(1) Let every soul be subject unto the higher powers. For there is no power but of God: the powers that be are ordained of God. (2) Whosoever therefore resisteth the power, resisteth the ordinance of God: and they that resist shall receive to themselves damnation. (3) For rulers are not a terror to good works, but to the evil. Wilt thou then not be afraid of the power? do that which is good, and thou shalt have praise of the same: (4) For he is the minister of God to thee for good. But if thou do that which is evil, be afraid; for he beareth not the sword in vain: for he is the minister of God, a revenger to execute wrath upon him that doeth evil. (5) Wherefore ye must needs be subject, not only for wrath, but also for conscience sake.
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These New Testament verses agree with Genesis 9 that human governmental authority derives from God. A purpose of human government is to keep chaos from developing. Paul does not specifically stipulate the extent of the wrath that human governments use to keep order, but his mention of "sword" indicates its use as an instrument of capital punishment.
Within God's purpose, "the wages of sin is death" (Romans 6:23). A person practicing sin earns death by his conduct. A difference between this and capital punishment is that God executes directly. Although He has given governments the authority to take life to preserve order—in conjunction with the testimony of at least two witnesses—He has never extended the same right to an individual.
God is the source of life, and He alone, or those to whom He delegates it, may take it. Of all of God's physical creations, only man has a mind capable of becoming like God's. God gave man dominion, but to rule properly requires character, wisdom, and understanding. The building of these requires experience, and gaining experience requires time.
Several of the Bible's writers comment on the brevity of a man's life. When a person's life ends prematurely by murder, or even accidentally, it at least interrupts, or in some cases, ends God's great gift. No puny man has the right to take it upon himself to interfere with the continuation of God's great gift to another. If a man does this, he will pay a terrible price.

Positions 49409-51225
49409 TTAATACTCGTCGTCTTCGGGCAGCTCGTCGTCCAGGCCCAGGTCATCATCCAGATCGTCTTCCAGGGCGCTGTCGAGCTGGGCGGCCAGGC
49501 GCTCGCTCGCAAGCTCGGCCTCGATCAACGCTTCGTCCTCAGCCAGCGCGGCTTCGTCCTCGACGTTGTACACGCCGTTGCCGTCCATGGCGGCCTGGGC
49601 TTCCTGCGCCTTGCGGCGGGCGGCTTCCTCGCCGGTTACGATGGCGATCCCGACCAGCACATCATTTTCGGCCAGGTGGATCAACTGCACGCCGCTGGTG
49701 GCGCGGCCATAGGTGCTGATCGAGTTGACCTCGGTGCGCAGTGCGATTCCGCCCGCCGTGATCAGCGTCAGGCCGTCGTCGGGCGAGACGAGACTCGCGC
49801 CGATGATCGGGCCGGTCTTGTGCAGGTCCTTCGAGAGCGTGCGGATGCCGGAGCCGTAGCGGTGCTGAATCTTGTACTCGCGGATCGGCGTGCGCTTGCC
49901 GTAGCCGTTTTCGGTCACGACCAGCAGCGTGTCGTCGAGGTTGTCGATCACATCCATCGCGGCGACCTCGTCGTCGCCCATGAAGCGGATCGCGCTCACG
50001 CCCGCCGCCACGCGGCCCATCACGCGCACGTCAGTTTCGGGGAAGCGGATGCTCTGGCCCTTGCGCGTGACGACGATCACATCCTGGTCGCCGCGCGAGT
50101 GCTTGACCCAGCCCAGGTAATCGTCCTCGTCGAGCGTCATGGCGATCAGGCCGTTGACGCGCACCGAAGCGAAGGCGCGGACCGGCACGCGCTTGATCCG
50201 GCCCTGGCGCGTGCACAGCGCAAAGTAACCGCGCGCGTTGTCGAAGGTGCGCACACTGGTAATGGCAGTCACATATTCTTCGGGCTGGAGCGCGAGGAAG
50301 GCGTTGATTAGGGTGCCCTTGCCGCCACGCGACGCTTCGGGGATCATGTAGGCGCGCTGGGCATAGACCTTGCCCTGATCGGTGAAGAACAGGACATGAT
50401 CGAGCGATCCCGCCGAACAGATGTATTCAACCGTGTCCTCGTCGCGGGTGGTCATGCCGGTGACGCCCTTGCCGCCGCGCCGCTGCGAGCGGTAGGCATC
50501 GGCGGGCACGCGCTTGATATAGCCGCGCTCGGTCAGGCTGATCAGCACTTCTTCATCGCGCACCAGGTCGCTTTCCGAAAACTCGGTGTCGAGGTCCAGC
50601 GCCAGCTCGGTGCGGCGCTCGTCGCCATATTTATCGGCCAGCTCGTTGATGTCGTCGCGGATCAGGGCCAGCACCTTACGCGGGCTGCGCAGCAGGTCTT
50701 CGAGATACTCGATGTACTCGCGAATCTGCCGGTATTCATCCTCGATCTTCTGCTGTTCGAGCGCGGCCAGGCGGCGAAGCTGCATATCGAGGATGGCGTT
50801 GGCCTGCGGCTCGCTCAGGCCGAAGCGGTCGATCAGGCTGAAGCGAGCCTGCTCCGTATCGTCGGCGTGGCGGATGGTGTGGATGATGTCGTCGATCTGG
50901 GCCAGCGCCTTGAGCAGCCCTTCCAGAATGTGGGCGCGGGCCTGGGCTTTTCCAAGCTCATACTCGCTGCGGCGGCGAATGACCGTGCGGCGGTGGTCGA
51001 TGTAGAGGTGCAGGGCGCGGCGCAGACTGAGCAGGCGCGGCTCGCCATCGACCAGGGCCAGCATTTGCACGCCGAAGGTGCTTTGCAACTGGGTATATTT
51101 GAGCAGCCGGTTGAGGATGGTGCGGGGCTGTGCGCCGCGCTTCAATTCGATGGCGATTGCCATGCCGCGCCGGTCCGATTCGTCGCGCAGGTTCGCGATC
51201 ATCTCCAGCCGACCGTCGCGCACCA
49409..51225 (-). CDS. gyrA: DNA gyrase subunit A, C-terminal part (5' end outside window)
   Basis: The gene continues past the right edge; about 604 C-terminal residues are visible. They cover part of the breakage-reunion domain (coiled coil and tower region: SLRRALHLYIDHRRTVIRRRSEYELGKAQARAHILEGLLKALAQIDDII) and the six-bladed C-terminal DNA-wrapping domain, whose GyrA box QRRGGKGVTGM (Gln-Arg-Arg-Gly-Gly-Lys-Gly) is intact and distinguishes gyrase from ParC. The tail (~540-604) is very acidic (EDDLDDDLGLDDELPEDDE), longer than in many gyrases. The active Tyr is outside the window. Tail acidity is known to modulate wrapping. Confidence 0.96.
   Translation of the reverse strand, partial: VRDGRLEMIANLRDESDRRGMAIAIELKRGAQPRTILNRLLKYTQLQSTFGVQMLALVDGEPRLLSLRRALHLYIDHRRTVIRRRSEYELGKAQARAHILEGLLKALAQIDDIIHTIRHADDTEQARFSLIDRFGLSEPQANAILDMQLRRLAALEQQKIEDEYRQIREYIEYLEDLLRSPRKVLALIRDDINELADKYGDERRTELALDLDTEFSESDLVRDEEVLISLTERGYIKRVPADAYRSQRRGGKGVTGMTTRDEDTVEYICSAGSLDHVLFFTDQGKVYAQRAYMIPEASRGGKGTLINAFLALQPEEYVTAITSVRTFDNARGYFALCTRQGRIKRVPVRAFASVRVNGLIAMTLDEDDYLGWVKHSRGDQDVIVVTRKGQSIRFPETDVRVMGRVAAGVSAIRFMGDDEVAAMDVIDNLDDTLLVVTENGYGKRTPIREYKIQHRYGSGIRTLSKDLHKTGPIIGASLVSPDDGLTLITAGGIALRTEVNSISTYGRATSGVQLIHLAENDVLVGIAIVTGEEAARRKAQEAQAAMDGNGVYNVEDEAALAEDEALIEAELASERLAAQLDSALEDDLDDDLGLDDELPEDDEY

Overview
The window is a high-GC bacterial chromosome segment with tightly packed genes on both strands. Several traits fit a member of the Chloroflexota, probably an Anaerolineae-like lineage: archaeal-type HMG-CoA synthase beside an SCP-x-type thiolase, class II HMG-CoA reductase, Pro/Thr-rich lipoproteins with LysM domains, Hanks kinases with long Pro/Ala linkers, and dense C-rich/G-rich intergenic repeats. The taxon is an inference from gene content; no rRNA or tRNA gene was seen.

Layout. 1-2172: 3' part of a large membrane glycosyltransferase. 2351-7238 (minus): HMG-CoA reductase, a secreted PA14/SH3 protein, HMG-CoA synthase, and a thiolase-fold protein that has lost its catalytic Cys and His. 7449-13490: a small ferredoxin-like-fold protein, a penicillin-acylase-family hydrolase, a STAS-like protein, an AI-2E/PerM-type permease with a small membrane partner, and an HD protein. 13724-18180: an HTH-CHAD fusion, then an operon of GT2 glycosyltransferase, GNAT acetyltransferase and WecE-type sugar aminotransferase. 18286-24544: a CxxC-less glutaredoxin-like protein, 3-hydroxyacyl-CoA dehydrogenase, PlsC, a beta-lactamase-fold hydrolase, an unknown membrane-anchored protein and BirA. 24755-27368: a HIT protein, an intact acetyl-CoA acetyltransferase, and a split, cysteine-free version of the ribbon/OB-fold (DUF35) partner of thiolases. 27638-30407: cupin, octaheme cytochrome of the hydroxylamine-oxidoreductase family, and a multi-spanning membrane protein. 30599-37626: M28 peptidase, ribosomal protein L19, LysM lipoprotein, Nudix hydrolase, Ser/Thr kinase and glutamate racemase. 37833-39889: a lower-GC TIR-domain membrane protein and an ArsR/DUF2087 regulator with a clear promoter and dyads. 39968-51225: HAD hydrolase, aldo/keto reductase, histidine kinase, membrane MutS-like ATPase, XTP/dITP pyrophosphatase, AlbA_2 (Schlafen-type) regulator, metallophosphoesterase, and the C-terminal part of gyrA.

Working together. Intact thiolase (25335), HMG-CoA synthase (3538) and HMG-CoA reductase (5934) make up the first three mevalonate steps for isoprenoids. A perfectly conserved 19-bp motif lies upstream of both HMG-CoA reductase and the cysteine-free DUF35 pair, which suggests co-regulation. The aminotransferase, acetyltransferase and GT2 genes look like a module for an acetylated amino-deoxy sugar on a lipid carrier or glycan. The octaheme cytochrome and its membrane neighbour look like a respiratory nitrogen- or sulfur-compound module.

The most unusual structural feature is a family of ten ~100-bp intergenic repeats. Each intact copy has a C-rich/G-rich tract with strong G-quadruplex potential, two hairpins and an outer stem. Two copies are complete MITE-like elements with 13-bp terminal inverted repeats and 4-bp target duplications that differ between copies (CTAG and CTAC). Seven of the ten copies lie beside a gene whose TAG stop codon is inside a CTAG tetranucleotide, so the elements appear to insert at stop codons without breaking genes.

Capital punishment, consistently and fairly administered, will deter murder. However, capital punishment is an after-the-fact deterrent. Jesuspreached a much more effective deterrent in His Sermon on the Mount:
You have heard that it was said to those of old, "You shall not murder," and whoever murders will be in danger of the judgment. But I say to you that whoever is angry with his brother without a cause shall be in danger of the judgment. And whoever says to his brother, "Raca!" shall be in danger of the council. But whoever says, "You fool!" shall be in danger of hell fire. (Matthew 5:21-22)
It is essential to understand that Jesus did not do away with laws, but brought to completion the laws that already existed. Likewise, He did not do away with the Old Testament death penalty principles, which act as guides to civil governments. Jesus was a pioneer, not a revolutionary. A revolutionary seeks to destroy the existing order and places himself above conventional standards. A pioneer accepts the restraints laid upon him and moves forward.
Men's governments deal with the end of the act, Christ deals with the beginning. Jesus changed the law's restraint from the act to the motive. For the Christian, merely abstaining from the act is not sufficient. Jesus imposes the positive obligation of the spirit of the law on him. He seeks to prevent crimes of violence by rooting out the attitudes and drives in a person's character that make him kill. The New Covenant law searches the heart without doing away with the Old Covenant letter.
— John W. Ritenbaugh